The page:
Each year hundreds of thousands of Americans die as a result of drug abuse, alcoholism or suicide – and the numbers are rising. This has contributed to a fall in life expectancy in the past three years, reversing a trend towards increased life expectancy that began in 1918. In their acclaimed new book, Deaths of Despair and the Future of Capitalism, economists Anne Case and Angus Deaton have identified a culprit for these ‘deaths of despair’: capitalism – or at least some aspects of it.
Case and Deaton – who has won the Nobel Prize for Economics – argue that our current economic system has so privileged the college-educated that it has left behind an entire working class strand of American society that will only become more impoverished, disenfranchised and despairing.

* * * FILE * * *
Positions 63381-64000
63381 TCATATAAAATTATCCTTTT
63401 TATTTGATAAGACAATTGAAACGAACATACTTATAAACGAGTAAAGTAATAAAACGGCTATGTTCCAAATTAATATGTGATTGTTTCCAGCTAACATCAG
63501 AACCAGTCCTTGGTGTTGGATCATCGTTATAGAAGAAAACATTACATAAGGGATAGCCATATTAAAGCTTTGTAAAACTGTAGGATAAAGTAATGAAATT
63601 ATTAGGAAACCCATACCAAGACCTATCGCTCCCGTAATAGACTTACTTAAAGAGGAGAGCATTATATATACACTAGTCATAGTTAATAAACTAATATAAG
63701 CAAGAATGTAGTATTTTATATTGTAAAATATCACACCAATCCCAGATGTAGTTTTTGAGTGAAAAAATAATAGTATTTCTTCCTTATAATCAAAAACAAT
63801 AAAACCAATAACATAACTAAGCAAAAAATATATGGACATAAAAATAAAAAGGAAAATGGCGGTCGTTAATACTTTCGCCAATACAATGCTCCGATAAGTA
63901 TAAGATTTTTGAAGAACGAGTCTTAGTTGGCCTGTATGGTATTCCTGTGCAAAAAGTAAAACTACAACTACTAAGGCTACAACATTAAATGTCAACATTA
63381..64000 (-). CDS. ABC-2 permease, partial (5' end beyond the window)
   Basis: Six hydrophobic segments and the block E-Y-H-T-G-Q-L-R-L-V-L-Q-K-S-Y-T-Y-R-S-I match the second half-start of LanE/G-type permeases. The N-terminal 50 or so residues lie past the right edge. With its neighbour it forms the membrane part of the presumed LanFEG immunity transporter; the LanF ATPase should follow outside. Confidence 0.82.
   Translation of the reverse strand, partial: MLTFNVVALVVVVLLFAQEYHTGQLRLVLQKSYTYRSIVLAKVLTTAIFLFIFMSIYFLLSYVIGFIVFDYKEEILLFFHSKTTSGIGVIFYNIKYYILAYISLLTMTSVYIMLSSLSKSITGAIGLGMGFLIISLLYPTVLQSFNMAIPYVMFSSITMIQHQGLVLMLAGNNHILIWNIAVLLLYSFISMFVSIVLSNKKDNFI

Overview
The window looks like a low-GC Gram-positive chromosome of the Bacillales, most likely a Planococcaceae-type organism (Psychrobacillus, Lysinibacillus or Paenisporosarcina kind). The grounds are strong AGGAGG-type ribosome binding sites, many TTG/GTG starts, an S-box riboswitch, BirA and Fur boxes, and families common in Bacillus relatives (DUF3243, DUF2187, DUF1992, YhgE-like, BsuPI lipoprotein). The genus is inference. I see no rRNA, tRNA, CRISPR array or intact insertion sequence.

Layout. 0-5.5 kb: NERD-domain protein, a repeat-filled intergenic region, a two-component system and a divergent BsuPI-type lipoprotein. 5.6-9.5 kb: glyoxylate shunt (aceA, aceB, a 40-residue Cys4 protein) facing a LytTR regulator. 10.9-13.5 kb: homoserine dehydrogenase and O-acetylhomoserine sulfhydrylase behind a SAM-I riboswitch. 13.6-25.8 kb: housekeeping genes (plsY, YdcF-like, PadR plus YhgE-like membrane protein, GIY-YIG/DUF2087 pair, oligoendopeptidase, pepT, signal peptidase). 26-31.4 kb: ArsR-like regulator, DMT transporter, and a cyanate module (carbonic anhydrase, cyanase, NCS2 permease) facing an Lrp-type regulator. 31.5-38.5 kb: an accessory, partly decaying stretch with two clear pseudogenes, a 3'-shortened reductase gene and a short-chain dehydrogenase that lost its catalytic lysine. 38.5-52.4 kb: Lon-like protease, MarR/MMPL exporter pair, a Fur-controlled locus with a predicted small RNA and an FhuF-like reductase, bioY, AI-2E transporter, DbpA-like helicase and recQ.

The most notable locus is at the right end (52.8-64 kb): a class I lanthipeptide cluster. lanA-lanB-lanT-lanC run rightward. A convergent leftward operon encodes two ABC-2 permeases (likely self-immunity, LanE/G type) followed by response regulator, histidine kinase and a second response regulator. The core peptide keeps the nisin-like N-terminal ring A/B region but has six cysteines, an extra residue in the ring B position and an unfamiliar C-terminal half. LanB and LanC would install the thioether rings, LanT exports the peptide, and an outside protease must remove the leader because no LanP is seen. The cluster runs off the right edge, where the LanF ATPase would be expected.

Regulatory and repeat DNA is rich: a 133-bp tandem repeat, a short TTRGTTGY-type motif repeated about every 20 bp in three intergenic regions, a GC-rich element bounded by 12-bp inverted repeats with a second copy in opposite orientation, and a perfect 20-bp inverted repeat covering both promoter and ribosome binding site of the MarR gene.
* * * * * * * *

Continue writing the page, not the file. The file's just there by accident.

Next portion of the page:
The COVID-19 pandemic has made things worse. Deaton is leading a study of inequality in Britain and the data already clearly shows the pandemic has further widened the gap between rich and poor. ‘As the vaccines should, at some point this year, take us into a world largely free of the pandemic, it is imperative to think about policies that will be needed to repair the damage and that focus on those who have suffered the most.’
Hear these two leading economists make their case for why it’s essential we create a more equitable economic model in the wake of the current pandemic.
Speakers are subject to change.